The aesthetic knowledge problem of problem-solving with design thinking
Journal of Management Inquiry,
July (3rd Quarter/Summer)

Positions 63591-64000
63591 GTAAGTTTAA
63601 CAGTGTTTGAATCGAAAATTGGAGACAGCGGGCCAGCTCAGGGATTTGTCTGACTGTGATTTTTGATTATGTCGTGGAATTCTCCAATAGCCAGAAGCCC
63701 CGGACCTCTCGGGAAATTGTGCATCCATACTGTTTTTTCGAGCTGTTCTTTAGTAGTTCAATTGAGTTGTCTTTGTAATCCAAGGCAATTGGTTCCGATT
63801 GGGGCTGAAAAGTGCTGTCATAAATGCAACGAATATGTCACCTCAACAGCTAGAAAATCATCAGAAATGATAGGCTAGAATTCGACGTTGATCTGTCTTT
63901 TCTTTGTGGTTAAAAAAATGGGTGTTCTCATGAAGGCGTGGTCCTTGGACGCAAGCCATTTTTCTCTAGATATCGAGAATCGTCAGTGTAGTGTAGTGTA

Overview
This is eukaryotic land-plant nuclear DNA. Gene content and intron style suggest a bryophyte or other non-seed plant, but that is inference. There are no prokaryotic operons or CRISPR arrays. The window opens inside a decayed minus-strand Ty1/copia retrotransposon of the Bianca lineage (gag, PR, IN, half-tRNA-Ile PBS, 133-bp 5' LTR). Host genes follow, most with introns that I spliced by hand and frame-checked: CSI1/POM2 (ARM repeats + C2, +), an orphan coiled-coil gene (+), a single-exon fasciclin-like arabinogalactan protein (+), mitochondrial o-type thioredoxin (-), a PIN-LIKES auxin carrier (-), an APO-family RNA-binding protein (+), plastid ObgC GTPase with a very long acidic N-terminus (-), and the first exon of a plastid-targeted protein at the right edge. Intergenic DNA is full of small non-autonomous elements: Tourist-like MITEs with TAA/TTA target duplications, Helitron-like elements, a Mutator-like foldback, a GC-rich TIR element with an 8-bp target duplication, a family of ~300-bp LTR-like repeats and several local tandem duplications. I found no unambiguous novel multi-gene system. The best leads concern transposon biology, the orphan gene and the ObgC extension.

In this essay, we examine how aesthetic knowledge defines design thinking and also poses a challenge for many organizational systems. Design thinking is one problem-solving approach that addresses problems where multiple and conflicting interests must be met by perceiving the holistic quality of the interconnections across such interests. However, there has not been a clear declaration of what is at the core of design thinking. The direct engagement of the bodily senses in design-thinking methods points to the importance of aesthetic knowledge for problem definition and solution generation. Organizational systems, however, often occlude the role of the body at work, and therefore of aesthetic knowledge. Drawing on structurationist theory, we make suggestions for how organizational systems might adapt to more effectively generate and use aesthetic knowledge and tackle increasingly complex problems.